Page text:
The next level of complexity is called partial mash (or, sometimes, mini-mash). In this process, some (usually about half) of the extract is replaced by actual grains. These are “mashed” (soaked at a controlled temperture for an hour or so) and do contribute fermentable sugars to the wort. Then the extract is added to make up the remaining fermentable sugars. The result is then boiled and hops added as required. After the boil  makeup water is added if needed, and it goes into the fermenter.

The next level of complexity is all grain brewing. In this, extract is generally not used and, when used, provides only a small portion of the fermentable sugars. Usually, all of the fermentable sugars in the wort come from conversion of starch in the grains. All of the wort volume for the entire batch is present in the boil; no makeup water is added. These characteristics require a more complex setup and the greater (full batch) boil volumes generally dictate a larger heat source than a stovetop. Propane is the most common fuel, though a number of electric brew systems are in use as well.  I’ll write about all grain brewing after I gain some experience at it. There’s a stovetop variant known as Brew in a Bag, but most all grain brewers use two or three (usually three) vessels on a brewstand with multiple burners and multiple levels so that gravity can be used to transfer liquids from one container to another. That’s the system I’ll be using. The modern trend is toward single level brewstands incorporating one or more pumps to manage liquid transfers. A number of newer setups also include temperature-controlled burners (either gas or electric), for varying degrees of automation.

I’ve been pushing “production” because there’s a gathering of local astronomers coming up at my place and I want to be able to offer some variety of homebrew samples. I’ll be kegging batches 4 and 5 tomorrow night. batches 6 and 7 are in the fermenters and won’t be ready for this sesson – but there’ll be another soon enough. I figure I’m sufficiently ahead to relax a bit and work on infrastructure. It’s been a learning experience, for sure. Fortunately, none of the lessons have been particularly expensive or disastrous. This is fun.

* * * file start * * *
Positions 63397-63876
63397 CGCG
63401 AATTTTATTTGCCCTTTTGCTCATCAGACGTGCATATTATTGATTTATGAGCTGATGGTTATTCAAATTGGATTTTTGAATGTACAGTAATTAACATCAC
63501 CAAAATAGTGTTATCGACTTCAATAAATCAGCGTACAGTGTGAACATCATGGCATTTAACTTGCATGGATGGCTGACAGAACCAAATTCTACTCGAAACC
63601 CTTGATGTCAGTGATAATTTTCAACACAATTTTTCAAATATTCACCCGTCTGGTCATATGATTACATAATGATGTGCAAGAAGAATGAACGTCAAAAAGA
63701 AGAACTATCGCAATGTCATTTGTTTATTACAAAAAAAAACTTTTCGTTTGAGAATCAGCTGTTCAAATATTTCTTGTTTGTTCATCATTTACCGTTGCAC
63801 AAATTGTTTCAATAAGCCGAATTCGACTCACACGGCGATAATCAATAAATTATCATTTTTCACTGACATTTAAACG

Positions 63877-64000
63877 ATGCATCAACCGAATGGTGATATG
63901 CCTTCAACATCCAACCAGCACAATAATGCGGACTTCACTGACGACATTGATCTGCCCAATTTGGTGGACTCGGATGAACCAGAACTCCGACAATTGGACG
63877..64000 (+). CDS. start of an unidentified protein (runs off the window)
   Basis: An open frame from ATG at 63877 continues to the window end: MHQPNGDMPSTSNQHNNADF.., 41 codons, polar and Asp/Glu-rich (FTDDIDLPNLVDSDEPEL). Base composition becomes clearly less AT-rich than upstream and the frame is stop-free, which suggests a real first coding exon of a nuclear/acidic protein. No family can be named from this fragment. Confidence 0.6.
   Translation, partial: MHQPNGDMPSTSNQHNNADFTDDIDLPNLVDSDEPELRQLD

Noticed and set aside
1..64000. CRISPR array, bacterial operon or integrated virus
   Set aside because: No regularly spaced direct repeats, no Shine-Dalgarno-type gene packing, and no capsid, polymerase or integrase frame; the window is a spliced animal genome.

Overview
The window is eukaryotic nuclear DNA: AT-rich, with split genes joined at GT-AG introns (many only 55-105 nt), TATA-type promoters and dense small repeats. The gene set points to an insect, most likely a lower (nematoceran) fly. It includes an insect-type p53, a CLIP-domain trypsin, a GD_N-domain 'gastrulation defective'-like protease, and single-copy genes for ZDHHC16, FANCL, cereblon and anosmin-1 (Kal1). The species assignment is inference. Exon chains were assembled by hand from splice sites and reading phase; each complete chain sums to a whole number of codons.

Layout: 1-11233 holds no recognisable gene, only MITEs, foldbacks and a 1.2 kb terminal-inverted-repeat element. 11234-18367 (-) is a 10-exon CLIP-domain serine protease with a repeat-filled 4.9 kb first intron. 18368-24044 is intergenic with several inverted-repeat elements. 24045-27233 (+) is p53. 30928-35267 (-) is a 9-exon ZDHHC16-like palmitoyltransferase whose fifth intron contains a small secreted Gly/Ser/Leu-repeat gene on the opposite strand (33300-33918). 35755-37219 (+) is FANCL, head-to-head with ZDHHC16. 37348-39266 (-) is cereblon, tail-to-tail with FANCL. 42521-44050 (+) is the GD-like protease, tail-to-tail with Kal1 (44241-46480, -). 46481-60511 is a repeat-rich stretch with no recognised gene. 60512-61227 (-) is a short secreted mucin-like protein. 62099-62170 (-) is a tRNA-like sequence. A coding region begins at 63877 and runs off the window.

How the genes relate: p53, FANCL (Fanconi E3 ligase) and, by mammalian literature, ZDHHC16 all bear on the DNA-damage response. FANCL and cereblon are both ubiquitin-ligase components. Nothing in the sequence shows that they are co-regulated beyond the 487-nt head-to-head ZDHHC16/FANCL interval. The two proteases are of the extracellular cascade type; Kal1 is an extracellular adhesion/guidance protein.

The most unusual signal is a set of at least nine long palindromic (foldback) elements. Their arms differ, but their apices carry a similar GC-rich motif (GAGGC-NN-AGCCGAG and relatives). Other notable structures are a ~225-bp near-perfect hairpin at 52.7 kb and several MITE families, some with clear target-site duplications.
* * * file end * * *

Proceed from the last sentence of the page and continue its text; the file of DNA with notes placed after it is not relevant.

The photos at the top of this post show some of the changes I’ve made. At the left are the two kegerators. They will permit me to keep 6 kegs cooled and under CO2. In the middle is a project that has not yet reached the stage of producing anything. It will permit me to go to all grain brewing, and to increase my batch size from 5 gallons to 10 gallons (or a little more). The trial run of that rig is planned for June 13 so watch this spot. At the right is a tap handle that is currently installed on one of the kegerators, though it wasn’t yet there when the kegerators  photo was taken.




Batch #1 is in the keg under 20 pounds of CO2 and as cold as I can get it. It has been in there for maybe 24 hours and the carbonation is coming along. I plan to drop it to serving pressure tomorrow and maybe draw a bottle or two to take to my dad at the old folks’ home on my obligatory Sunday visit. The excess furniture is supposed to leave Monday so I’ll be able to bring the kegerator(s) into the house for greater convenience.


Batch #2 is plugging away in the fermenter. No visible signs of fermentation so it’s really only conditioning.

Batch #3 is a mini-batch to use up a one gallon hit that came with some stuff I picked up. It’s a West Coast IPA and will be my first experience with dry hopping. I’ll probably bottle it all rather than tie up a keg with beer I don’t currently drink (and it will fill only 10 bottles or so anyway). If I acquire a taste for IPA beers later I can always dig them out. This is another partial extract and I never had that heavy aroma during steeping that happened on batch #1. Of course, the specialty grain bill was far smaller. Turns out that there’s not much danger of a boilover with one gallon in a 5 gallon pot! I might do some more mini batches to try other brews that I don’t normally drink. There’s no economy of scale, of course, so it’s an expensive way to go.




Batch #1 (Vienna Lager recipe processed as an ale) is in the keg! Kegging took longer than I had planned, because I had kept putting off the prep work; had to put new connectors on the beer and gas lines in the kegerator, had to clean and sanitize the new keg, etc. Got it all handled, rocked the keg at 20 psi to begin carbonation, and tried to draw the first sample. That was problematic, as the flow kept stopping. I finally discovered that I had junk in the bottom of the keg. I apparently wasn’t as careful as I had thought to avoid transferring trub. The right answer is to drain the keg into something else, let the junk settle, and refill the keg more carefully. As I proved the issue by bending the keg’s liquid tube a little (making its pickup higher), the easy answer is to go ahead and run it until the level in the keg drops below the liquid tube – THEN fix it.